Addressing Technical Issues
Addressing Technical Issues¶
Make sure that you also have plans in place for people who want to contribute to your project but might deviate from your original goals very fast without supervision or guidance. If specific skills or practices are required for someone to contribute to your project, you should be able to point people to relevant resources so that they can engage with your project effectively.
Here are some recommendations to prepare your project for addressing technical issues that your team or community members can most likely face.
Setup tools to enable collaboration¶
When writing up research either of the final report or for sharing preliminary findings, there should be a conscious decision about what software you are using to write out your result. This decision affects how collaboration will look like in your project. To avoid any potential barriers to collaboration, take the following aspects into considerations:
Availability of software: Ensure that all of the collaborators have access to the software and platform you are using, for example, paid subscription or licence to use proprietary software.
Technical skills: Ensure that all of the collaborators are comfortable using the software, for example, they are confident to edit a file written in a programming or mark-up language.
Context-specific issues may appear depending on the roles and responsibilities shared within a team. Therefore, potential solutions can be planned to address these issues including providing short tutorials (see the next point). Being aware of the potential barriers that the software we use may create can lead to choosing tools and solution that works for all our collaborators.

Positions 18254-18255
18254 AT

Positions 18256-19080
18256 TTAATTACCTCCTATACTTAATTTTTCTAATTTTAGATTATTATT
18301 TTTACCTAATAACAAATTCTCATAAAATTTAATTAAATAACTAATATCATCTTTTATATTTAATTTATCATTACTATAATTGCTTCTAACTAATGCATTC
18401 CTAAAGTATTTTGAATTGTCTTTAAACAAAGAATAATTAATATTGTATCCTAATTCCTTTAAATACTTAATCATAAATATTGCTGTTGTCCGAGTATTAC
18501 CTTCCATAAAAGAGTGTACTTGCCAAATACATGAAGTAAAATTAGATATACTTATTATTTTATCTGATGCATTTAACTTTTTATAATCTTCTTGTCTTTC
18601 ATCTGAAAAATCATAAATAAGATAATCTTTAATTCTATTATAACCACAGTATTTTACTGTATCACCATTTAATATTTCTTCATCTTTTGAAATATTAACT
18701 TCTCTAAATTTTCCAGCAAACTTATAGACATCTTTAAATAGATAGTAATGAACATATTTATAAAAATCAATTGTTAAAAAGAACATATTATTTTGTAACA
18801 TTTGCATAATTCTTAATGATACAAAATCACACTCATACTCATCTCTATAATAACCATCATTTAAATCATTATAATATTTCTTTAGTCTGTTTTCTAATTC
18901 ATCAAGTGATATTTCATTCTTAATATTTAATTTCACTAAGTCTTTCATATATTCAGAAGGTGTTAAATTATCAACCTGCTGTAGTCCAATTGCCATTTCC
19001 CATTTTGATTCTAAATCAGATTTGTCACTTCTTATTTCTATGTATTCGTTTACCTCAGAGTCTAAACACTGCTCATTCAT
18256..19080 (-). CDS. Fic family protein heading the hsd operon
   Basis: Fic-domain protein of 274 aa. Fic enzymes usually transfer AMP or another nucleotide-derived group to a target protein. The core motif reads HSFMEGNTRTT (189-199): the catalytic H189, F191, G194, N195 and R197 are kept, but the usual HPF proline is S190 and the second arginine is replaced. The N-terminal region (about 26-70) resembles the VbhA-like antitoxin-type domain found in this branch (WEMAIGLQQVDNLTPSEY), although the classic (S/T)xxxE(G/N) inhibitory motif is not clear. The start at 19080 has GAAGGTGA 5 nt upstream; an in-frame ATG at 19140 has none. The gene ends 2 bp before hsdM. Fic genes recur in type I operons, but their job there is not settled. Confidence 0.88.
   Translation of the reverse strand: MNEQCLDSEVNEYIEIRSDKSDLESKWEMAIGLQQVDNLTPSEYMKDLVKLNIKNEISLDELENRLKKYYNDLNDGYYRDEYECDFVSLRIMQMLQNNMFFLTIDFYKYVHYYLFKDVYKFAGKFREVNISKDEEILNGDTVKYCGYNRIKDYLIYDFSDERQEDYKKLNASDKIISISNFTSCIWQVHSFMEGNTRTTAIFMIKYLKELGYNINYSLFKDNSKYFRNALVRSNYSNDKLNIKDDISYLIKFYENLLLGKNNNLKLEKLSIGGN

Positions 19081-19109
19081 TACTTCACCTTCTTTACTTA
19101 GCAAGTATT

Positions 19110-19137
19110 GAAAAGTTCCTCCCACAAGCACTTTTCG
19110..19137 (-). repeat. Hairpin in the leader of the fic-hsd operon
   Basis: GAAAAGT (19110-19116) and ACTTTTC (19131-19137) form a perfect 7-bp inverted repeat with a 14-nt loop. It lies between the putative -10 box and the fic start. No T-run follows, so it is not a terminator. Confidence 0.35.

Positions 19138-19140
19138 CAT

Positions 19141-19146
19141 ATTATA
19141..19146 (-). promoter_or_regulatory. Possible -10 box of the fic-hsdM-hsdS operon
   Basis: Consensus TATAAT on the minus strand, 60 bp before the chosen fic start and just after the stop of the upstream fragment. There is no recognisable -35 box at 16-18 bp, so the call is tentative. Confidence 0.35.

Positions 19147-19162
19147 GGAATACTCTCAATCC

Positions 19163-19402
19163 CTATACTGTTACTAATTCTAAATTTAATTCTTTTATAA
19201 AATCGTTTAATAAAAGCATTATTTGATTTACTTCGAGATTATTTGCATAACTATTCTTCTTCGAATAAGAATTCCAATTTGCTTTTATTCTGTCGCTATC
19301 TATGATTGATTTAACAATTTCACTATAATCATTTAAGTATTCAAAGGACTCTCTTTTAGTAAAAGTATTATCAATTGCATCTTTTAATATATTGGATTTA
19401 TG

Provide short and concise tutorials¶
In most of the research projects, we work on what is urgent right now, which might mean that we may overlook what is important in the long term. For example, we might want to test several algorithms on our data but don’t pay attention to recording the outcome systematically in a central platform that others access. Offering training or short pre-recorded videos on recommended practices can enable your community members to work using a standard workflow or take over some tasks from others.
Testing is important¶
To err is human! And when working under pressure, they might be more frequent.
Test your codes and encourage your community to review and test each other’s code. In addition to writing code that solves problems, you should teach and promote the practice of unit testing to test if the individual units/components of software work as expected.
You can also set up a Continuous Integration environment to help automate testing in your workflow.
See the testing section in the Guide for Reproducible Research for more information.
Reproducibility is even more important¶
A great thing for less involved team members to do is constantly test the reproducibility of any code/environment. Do this from the start and it won’t be a surprise later when it doesn’t work on somebody else’s computer.
Reach out to the experts, especially when dealing with legacy code. Reach out to other communities with specific expertise to save effort and time that can be invested in other tasks. For example, a lot of the scientific knowledge is built on top of results from FORTRAN, C, and Java code that isn’t maintained any longer and, probably, isn’t documented. Finding someone with the knowledge and experience of the legacy code to answer questions that other developers have will be a huge time saver.
See the Guide for Reproducible Research chapter for more information.
Take note of the privacy issues¶
Ask yourself, how can people who need to access this data get to it. How they can re-use and share the data appropriately. Choose an appropriate open source license for your data, scripts, and software. Choose a relevant license ensuring the protection of information that is sensitive such as movement and location data, personal health issues, contact information, names, date of birth, and personal addresses. Avoid gathering personal information that is not necessary or breaches confidentiality.